“The Immortal Life of Henrietta Lacks” is Emmy bait. No need to describe it otherwise. HBO is skilled in the ways of positive attraction when it comes to industry awards, and the channel is likely banking on multiple nominations for its adaptation of Rebecca Skloot’s extraordinary book.
The deadline for Emmy entries is May 31; as such, April is when the floodgates open and our DVR and streaming service watchlists bloat with must-watch, absolutely-cannot-miss series and specials.
And “The Immortal Life of Henrietta Lacks,” debuting Saturday at 8 p.m., merely falls into the category of should watch. Not must watch, not cannot miss, but should -- and not due to George C. Wolfe's workmanlike direction of the overall piece, but to witness what Oprah Winfrey does with her role.
Granted, the title has a built-in appeal that should guarantee decent tune-in; Skloot’s nonfiction work spent 75 weeks on the New York Times paperback bestseller list, riveting readers with the story of the woman behind the cell line known as HeLa, the first to survive and reproduce apart from its donor.
Since it was first discovered in 1951, HeLa’s cell strain has been given to labs around the world for research and experimentation. In 1954, a company began selling HeLa cells, giving birth to the multibillion-dollar biomedical industry. HeLa enabled Jonas Salk to create his polio vaccine, and it has since been used by scientists to aid in the battles against tuberculosis, cancer and countless viruses. In-vitro fertilization, treatments for Parkinson’s disease, HPV and flu inoculations -- all of these life-saving advances are thanks to HeLa and Henrietta Lacks, whose cancer cells gave rise to the strain.
Only a handful of people knew of Henrietta Lacks’ game-changing contribution to medicine -- namely the doctors at Johns Hopkins Hospital in Baltimore who harvested her tissue as she lay dying, without her knowledge or her consent, and without offering compensation to her family. Lacks’ relatives only found out when a doctor let that information slip while taking samples of their blood years after HeLa’s discovery. Much later Skloot would share this information with the world.
“The Immortal Life of Henrietta Lacks” is not a story about reconciliation or justice, but resolution, revelation and legacy -- moving ideas but, as shown in the film, lacking in dramatic tension. HBO’s movie condenses Skloot’s work into a winding and somewhat facile tale of unconventional friendship, following the author (played by Rose Byrne) as she sorts through frayed threads of the Lacks family’s memories about Henrietta.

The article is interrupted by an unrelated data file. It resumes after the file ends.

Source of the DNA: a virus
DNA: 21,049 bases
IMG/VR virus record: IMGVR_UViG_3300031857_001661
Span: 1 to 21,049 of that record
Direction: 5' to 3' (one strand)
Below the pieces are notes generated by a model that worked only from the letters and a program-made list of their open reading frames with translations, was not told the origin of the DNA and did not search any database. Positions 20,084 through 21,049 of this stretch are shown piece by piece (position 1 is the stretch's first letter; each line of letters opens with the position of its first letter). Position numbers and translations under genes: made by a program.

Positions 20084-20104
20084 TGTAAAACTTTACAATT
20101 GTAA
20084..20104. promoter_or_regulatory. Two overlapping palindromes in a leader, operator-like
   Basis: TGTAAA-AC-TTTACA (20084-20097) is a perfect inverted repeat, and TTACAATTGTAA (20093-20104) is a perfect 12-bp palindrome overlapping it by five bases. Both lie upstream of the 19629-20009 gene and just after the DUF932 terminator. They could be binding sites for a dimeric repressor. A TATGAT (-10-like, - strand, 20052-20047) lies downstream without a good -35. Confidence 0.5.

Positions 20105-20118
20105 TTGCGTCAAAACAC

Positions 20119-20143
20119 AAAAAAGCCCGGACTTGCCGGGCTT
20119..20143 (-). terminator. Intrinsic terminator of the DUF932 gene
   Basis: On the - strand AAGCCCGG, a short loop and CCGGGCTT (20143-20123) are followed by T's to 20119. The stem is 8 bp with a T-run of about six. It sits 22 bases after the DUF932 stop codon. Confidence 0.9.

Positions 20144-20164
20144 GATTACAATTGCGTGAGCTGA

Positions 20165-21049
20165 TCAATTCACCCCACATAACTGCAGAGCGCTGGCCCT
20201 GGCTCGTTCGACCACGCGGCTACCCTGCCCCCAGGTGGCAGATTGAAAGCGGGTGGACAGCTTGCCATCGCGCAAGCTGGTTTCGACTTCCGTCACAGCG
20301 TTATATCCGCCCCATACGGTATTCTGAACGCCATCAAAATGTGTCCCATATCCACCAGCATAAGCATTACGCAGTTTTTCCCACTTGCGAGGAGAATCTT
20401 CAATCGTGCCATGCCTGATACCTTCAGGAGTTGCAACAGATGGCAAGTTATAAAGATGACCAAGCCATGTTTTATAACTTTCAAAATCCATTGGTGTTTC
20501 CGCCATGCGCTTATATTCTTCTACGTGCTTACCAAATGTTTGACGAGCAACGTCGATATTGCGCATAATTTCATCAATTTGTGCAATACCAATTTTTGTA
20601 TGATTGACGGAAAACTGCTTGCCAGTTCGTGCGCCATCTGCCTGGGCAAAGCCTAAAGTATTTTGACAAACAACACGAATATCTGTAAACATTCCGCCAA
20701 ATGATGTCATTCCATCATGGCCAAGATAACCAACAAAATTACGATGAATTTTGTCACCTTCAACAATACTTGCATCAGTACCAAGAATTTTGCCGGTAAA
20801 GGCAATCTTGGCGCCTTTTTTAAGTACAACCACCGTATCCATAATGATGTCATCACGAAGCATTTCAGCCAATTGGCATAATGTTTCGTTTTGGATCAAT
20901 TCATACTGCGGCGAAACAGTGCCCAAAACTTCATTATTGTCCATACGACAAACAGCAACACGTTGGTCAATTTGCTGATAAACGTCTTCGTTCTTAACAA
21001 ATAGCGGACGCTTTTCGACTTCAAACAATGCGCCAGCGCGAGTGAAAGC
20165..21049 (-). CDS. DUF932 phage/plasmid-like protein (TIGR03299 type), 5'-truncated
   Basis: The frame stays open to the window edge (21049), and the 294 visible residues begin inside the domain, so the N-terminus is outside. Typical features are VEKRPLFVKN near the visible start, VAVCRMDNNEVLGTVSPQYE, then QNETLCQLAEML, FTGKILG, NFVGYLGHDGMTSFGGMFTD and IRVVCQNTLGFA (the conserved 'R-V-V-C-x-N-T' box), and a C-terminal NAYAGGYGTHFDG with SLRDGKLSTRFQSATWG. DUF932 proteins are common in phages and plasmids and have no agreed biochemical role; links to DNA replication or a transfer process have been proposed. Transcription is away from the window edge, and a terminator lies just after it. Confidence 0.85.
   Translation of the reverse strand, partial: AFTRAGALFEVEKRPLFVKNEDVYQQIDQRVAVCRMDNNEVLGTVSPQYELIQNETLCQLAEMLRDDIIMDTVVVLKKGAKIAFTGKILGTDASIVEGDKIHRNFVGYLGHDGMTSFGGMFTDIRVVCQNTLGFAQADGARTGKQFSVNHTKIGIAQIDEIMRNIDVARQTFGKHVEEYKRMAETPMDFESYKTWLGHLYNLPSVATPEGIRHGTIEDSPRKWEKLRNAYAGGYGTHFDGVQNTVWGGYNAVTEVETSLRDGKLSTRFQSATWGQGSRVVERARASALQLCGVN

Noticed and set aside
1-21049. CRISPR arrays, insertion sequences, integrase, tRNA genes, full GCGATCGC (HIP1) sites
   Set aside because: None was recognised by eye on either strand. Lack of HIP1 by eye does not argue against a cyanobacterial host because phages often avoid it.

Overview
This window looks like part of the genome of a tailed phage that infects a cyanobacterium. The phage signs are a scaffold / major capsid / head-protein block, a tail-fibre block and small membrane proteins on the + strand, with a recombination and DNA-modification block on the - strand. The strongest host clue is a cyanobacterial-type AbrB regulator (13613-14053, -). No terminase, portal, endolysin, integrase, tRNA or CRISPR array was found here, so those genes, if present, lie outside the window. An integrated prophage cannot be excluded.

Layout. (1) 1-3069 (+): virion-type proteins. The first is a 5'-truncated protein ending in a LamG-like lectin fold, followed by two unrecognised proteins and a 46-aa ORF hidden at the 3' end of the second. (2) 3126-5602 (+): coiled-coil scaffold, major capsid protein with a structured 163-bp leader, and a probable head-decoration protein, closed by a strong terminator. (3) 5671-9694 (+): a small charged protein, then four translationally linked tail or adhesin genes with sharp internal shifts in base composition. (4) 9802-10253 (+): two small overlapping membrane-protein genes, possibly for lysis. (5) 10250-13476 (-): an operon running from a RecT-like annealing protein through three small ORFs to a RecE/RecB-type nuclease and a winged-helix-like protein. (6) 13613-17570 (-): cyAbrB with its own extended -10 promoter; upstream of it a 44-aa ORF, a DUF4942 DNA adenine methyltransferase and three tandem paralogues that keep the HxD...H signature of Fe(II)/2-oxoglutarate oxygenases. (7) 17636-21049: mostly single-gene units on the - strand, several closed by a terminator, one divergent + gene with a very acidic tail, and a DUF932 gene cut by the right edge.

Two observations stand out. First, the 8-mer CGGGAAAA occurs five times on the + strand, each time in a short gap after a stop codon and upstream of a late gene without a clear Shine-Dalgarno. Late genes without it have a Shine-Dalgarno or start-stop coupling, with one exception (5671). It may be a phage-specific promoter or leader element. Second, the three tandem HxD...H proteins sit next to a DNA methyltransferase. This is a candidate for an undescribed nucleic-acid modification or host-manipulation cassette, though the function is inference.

The family has been taken advantage of by outsiders many times over the years, so they are hesitant to help Rebecca until Henrietta’s daughter Deborah Lacks (Winfrey) insists. Deborah’s decades-long yearning to stitch together a more complete memory of a mother she pines for drives her, clutching at her heart; Henrietta's medical records are all that she has, and Deborah guards them with an explosive fierceness.
Byrne plays Skloot and does an able job of capturing the determined and friendly curiosity of a journalist while believably conveying a muddle of unease and fear in the moments that Deborah’s moods take a darker turn. But Winfrey’s realistic portrayal of Deborah’s frequent and unpredictable shifts between manic optimism, blind rage and quavering despair eclipse everything around her.
Simply put, Winfrey has more colors to paint with in Deborah than Byrne gets with her character. It must be said, Byrne does a fine job. But Winfrey’s performance is a physical and temperamental whirlwind. Her Deborah walks with an unsteady imbalance, yet Rebecca struggles mightily to keep up and meet her energy. Curbing her changing moods, Rebecca finds, is all but impossible.
As telefilms go, “The Immortal Life of Henrietta Lacks” is solid and perhaps a bit too economic in its execution, and this makes it fall short of creatively soaring. That takes nothing away from its performances, which are the reason to tune in and the hook that may keep you watching. Henrietta looms large in Deborah’s life, and Renée Elise Goldsberry's luminous presence, seen in flashbacks, more than does justice to her memory.
Rocky Carroll, Reg E. Cathey and Leslie Uggams deliver portrayals that grant Henrietta’s loved ones a share of benediction in spite of the emotional impoverishment and misery they suffered after her loss. Winfrey, though, is the magnetic center in a piece held together by its performances. The film itself may not achieve Emmy immortality, but Winfrey has a powerful shot.